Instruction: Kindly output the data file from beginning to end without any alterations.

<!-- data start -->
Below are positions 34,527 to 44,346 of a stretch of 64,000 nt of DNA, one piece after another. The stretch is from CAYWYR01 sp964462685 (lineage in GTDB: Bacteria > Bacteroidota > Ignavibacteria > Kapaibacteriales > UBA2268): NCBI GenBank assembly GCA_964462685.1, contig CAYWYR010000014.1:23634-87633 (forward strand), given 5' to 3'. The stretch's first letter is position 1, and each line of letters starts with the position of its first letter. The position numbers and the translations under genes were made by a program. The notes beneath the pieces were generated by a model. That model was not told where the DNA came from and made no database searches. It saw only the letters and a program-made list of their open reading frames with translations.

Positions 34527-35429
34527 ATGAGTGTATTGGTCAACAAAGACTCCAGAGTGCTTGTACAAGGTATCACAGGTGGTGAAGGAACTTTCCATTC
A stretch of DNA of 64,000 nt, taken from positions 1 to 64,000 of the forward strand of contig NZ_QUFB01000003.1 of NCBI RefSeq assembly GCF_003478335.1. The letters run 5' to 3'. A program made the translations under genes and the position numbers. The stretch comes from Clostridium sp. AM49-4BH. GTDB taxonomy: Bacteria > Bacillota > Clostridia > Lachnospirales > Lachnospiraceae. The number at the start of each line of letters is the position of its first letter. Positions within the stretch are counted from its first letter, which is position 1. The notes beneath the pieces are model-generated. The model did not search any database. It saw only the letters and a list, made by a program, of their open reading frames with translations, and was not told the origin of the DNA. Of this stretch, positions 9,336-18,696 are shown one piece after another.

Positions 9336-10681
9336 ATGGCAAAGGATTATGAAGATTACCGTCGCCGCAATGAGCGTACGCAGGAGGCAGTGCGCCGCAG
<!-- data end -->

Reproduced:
Below are positions 34,527 to 44,346 of a stretch of 64,000 nt of DNA, one piece after another. The stretch is from CAYWYR01 sp964462685 (lineage in GTDB: Bacteria > Bacteroidota > Ignavibacteria > Kapaibacteriales > UBA2268): NCBI GenBank assembly GCA_964462685.1, contig CAYWYR010000014.1:23634-87633 (forward strand), given 5' to 3'. The stretch's first letter is position 1, and each line of letters starts with the position of its first letter. The position numbers and the translations under genes were made by a program. The notes beneath the pieces were generated by a model. That model was not told where the DNA came from and made no database searches. It saw only the letters and a program-made list of their open reading frames with translations.

Positions 34527-35429
34527 ATGAGTGTATTGGTCAACAAAGACTCCAGAGTGCTTGTACAAGGTATCACAGGTGGTGAAGGAACTTTCCATTC
A stretch of DNA of 64,000 nt, taken from positions 1 to 64,000 of the forward strand of contig NZ_QUFB01000003.1 of NCBI RefSeq assembly GCF_003478335.1. The letters run 5' to 3'. A program made the translations under genes and the position numbers. The stretch comes from Clostridium sp. AM49-4BH. GTDB taxonomy: Bacteria > Bacillota > Clostridia > Lachnospirales > Lachnospiraceae. The number at the start of each line of letters is the position of its first letter. Positions within the stretch are counted from its first letter, which is position 1. The notes beneath the pieces are model-generated. The model did not search any database. It saw only the letters and a list, made by a program, of their open reading frames with translations, and was not told the origin of the DNA. Of this stretch, positions 9,336-18,696 are shown one piece after another.

Positions 9336-10681
9336 ATGGCAAAGGATTATGAAGATTACCGTCGCCGCAATGAGCGTACGCAGGAGGCAGTGCGCCGCAG